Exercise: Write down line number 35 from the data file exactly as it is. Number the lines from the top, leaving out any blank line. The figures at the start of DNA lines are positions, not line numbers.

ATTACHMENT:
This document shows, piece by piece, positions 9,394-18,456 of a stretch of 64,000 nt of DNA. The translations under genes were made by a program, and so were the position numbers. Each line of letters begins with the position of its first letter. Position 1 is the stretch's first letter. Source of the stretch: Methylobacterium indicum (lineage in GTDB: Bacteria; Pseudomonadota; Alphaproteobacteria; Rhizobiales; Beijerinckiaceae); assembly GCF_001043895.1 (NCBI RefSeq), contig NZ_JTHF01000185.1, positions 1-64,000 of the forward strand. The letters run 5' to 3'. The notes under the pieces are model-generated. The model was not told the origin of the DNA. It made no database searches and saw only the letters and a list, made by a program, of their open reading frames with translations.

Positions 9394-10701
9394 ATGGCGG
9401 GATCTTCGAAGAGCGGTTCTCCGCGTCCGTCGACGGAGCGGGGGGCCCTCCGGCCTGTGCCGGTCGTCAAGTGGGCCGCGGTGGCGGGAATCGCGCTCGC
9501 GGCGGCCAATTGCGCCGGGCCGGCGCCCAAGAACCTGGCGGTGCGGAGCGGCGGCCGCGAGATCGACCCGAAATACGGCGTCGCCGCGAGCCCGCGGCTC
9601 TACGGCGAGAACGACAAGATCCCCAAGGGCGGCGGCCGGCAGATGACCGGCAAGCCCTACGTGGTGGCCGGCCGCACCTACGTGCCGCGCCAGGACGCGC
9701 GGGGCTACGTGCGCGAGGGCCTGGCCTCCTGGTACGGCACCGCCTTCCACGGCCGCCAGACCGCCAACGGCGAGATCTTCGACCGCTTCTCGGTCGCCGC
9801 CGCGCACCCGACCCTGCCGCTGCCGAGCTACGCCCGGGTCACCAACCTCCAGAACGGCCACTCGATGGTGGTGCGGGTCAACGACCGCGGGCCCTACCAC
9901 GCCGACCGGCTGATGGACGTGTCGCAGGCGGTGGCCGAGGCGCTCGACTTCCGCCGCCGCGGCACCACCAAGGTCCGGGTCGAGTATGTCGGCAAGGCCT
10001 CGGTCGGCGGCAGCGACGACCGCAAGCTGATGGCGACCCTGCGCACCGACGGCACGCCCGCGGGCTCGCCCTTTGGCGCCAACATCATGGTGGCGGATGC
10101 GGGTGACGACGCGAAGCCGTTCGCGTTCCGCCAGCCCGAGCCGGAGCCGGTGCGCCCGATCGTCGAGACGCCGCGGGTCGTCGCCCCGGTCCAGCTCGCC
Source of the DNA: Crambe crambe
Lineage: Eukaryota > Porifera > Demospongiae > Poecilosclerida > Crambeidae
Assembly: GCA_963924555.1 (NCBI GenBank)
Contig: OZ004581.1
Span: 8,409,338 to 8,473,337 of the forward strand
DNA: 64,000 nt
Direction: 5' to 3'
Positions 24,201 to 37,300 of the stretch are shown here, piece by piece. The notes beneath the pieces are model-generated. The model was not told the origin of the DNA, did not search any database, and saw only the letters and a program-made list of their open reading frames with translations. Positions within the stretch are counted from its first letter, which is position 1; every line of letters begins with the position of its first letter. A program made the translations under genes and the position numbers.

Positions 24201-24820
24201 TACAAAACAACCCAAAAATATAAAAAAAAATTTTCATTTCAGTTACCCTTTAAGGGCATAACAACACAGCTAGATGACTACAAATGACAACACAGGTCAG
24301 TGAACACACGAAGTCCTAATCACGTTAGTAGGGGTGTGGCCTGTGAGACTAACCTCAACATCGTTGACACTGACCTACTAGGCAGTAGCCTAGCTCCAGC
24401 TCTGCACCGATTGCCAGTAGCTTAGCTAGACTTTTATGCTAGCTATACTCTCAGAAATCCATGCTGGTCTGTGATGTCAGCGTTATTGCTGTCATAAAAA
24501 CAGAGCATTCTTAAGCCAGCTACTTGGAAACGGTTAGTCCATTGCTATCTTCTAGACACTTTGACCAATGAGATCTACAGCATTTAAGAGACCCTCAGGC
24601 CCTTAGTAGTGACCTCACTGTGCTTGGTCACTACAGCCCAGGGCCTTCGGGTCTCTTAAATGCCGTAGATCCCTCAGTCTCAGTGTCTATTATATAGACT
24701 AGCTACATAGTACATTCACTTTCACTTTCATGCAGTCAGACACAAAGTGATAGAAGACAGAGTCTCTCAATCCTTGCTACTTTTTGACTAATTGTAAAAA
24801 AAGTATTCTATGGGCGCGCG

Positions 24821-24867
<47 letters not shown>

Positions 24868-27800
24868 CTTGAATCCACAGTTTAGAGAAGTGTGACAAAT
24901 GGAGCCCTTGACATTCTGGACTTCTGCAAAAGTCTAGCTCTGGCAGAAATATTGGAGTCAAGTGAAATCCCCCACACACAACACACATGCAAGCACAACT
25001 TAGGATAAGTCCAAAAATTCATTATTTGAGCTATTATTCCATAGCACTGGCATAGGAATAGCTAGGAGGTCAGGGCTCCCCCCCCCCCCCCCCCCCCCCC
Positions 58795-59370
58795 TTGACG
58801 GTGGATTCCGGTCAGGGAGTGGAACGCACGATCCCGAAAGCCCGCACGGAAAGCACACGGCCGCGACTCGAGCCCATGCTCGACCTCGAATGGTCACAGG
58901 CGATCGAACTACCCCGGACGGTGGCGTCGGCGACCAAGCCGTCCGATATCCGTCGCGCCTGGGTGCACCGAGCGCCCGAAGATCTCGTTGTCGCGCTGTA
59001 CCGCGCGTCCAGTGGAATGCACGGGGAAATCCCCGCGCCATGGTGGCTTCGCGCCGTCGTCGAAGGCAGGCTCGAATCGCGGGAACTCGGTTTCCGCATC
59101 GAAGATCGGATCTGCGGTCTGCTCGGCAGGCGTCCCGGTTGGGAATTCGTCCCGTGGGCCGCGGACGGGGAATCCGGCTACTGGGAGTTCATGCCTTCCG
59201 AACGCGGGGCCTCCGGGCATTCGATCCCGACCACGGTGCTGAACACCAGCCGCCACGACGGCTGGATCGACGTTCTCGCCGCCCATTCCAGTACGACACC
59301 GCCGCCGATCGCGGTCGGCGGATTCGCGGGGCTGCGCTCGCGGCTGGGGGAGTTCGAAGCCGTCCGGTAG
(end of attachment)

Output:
58795 TTGACG